Just around the corner from from the Centre Pompidou, in a parallel street, Renzo Piano set up his Parisian agency nearly thirty years ago, called Renzo Piano Building Workshop. Aged 85, the architect still walks from the nearby Place des Vosges where he lives to his office. An opportunity to glimpse from every street corner this "cumbersome child", as he nicknamed it, that is the iconic Centre Pompidou building: "I always say Beaubourg," Renzo Piano jokes in a perfect French with slightly lilting Italian inflections. Even after his latest creations (the Judicial Court of Paris in 2018 and, more recently, the Academy Museum of Motion Pictures in Los Angeles), the indefatigable winner of the 1998 Pritzker prize still works with his teams on many projects. Witty and erudite, he receives us in his firm's hive of activity, recalling his memories of the genesis of the Centre Pompidou, his companionship with his friend Richard Rogers (who passed away in December 2021, editor's note) and the future renovation of his building, scheduled for 2025.
In 1971, when you and Richard Rogers won the international competition, you were young, practically unknown architects…
Renzo Piano — We were just kids! At the time, Richard and I had this really small London firm just off Oxford Street. There were only three or four of us in it and whenever there were clients we called on everyone to make it seem bigger… For the competition, we played around for a month and made lots of drawings. It was a time of protests, May 68 had left its mark and there were new ideas… In London we had the Beatles, mini skirts and long hair, a real whiff of freedom… We designed our project in 1971, just three years after May 68 – the bare minimum to reflect on what had happened. Of course our idea of an "urban machine" was new, but most of all it was derived from the starting brief of what was a State project. This idea of a "centre culturel", like an arts centre, had been floating about in the air for a while, since the early 1960s in fact, and André Malraux. Designing a sort of open, modern cathedral in the middle of Paris was a crazy idea, in the good sense of the term, but most of all it was a courageous idea. Most of all, we managed to seize the time and connect with the zeitgeist.
Jean Prouvé chaired the jury that selected your project, and there were other big names also, like Oscar Niemeyer and Philip Johnson…
Renzo Piano — Jean Prouvé in the jury was a symbol of liberty, he didn't belong to the academic system at all. It was first of all for him that we wanted to compete, but also because it was a competition that was open to everyone, with an unbeatable, incomparable and unpredictable jury. A jury that was composed to come out and say, "go on, then, tell us what to do". It was courageous on the part of a head of State to appoint a jury like that, in search of completely free minds. Of course we didn't know there would be 681 participants in the competition, but we knew it would be enormous. Before taking part, we told ourselves we were sure to lose… and perhaps that's the reason we won! What was interesting was to ask ourselves what we could do if we had a magic wand… Everything was possible. I was 33 at the time and Richard was 37, we were young, we didn't hesitate, we just went for it. We had felt in an empirical way that it was the moment to create a sort of factory, a laboratory, a space liner. At the time, we ourselves didn't go to museums, which were slightly intimidating places.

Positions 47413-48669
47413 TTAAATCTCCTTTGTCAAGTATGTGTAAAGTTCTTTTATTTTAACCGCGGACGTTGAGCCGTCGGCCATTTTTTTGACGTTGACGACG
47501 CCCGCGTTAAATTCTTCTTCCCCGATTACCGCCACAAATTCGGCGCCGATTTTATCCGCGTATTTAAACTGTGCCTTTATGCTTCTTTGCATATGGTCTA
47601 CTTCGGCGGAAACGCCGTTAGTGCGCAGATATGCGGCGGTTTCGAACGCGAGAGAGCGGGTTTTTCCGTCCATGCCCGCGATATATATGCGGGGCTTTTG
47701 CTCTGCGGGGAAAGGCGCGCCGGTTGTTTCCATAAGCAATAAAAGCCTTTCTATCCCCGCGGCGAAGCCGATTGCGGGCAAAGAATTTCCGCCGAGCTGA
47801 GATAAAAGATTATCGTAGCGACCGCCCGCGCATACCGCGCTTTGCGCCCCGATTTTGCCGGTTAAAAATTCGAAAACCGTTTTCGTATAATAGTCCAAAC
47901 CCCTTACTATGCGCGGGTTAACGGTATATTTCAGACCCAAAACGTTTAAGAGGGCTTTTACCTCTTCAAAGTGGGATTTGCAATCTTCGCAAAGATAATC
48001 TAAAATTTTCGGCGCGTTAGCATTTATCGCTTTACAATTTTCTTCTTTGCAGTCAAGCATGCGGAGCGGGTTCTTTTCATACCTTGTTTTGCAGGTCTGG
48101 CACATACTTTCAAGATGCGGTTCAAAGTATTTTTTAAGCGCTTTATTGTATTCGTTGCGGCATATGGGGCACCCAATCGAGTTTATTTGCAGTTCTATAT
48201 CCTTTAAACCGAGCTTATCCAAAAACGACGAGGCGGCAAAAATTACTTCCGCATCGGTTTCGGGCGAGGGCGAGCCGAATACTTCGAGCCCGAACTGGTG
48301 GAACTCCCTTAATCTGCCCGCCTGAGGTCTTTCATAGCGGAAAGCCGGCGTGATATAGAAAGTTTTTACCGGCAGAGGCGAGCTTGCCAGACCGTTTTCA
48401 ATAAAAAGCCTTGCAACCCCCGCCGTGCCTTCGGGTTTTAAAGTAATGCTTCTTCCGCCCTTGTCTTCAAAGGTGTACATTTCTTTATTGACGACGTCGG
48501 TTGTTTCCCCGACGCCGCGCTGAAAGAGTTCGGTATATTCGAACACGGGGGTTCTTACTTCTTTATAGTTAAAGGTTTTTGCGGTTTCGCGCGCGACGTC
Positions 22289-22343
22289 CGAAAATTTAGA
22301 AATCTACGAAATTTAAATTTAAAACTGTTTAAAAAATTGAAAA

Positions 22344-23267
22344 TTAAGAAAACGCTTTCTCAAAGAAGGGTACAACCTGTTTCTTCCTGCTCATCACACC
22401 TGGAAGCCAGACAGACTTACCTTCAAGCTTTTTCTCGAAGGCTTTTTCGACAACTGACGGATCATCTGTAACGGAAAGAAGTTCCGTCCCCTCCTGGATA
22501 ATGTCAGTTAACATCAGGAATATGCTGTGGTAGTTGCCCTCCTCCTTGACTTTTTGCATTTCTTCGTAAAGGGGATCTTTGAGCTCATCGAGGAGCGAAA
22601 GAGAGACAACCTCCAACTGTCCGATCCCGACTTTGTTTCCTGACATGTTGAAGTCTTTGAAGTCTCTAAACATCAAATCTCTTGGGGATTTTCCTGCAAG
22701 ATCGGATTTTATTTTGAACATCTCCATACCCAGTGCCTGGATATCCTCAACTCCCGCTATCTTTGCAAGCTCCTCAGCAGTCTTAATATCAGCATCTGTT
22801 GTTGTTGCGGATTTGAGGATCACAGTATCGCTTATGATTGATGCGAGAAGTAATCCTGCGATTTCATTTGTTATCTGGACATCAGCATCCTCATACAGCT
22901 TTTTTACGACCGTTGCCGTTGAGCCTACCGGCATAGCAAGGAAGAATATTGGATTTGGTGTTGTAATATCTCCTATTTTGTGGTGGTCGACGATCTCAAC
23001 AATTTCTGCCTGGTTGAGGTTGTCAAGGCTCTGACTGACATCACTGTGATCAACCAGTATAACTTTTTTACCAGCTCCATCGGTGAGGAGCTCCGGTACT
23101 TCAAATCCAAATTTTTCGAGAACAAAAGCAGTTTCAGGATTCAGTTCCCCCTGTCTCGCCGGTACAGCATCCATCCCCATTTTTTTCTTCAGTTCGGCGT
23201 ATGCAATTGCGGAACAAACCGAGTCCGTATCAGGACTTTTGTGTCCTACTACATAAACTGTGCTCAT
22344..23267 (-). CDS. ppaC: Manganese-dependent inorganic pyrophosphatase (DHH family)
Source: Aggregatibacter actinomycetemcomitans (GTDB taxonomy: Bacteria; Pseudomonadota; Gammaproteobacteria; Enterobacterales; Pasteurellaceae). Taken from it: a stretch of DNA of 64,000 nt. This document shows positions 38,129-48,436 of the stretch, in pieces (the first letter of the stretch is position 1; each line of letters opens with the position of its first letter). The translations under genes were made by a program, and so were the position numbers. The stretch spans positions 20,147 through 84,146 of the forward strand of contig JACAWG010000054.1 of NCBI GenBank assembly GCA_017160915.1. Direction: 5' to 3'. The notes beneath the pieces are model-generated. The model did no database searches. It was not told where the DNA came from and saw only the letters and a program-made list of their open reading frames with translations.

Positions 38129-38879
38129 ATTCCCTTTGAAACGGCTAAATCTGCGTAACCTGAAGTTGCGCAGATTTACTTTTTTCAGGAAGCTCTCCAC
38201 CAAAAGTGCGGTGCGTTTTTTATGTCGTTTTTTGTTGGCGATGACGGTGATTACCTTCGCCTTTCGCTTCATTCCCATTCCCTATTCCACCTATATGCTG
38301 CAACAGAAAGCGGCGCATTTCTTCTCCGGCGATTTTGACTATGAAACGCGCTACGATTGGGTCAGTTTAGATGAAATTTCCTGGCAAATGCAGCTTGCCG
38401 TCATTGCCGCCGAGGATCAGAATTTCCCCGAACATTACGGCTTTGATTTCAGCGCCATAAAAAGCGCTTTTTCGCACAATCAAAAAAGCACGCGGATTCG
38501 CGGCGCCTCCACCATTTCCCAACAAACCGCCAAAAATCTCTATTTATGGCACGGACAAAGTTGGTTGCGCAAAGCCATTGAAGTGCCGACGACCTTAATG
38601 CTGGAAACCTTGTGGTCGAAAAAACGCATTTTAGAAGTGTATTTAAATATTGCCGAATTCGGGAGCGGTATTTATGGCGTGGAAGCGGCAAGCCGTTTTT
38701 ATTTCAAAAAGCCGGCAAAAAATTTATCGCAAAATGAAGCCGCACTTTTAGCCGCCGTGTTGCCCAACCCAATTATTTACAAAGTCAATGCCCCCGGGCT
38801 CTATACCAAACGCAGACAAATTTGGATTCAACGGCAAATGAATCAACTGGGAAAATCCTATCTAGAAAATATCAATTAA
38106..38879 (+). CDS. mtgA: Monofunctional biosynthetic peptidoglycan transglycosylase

Before taking part, we told ourselves we were sure to lose… and perhaps that's the reason we won! What was interesting was to ask ourselves what we could do if we had a magic wand… Everything was possible.
Our idea was to make a strange kind of ocean liner that was open, transparent, breathing as people moved about like blood in the veins… We wanted to ignite a spark of curiosity. Lots of people screamed in the beginning, some said it was a "culture supermarket", a "factory", a "refinery", but there was nothing intimidating about our creature. Inside was a miracle.
Your complicity with Richard Rogers lasted more than fifty years… What sort of work dynamic did you have?
Renzo Piano — Richard was the "big" guy. He was four years and fifty-seven days older than me. It's not much, but at that age it counts. He was always the one who came first in everything. He was my guide, my big brother. I spent my life running after Richard, in everything. Richard had a sublime elegance and stubbornness. Richard was the condottiero, the captain, and I was more of a handyman. I was a slightly enlightened handyman and he was a thinker and bit of a handyman, too… We spent our life chatting. Even when we had our separate firms, him in London and me in Paris, we'd see each other all the time, we spent our holidays together on my boat.
He was my guide, my big brother. I spent my life running after Richard, in everything. Richard had a sublime elegance and stubbornness. Richard was the condottiero, the captain, and I was more of a handyman.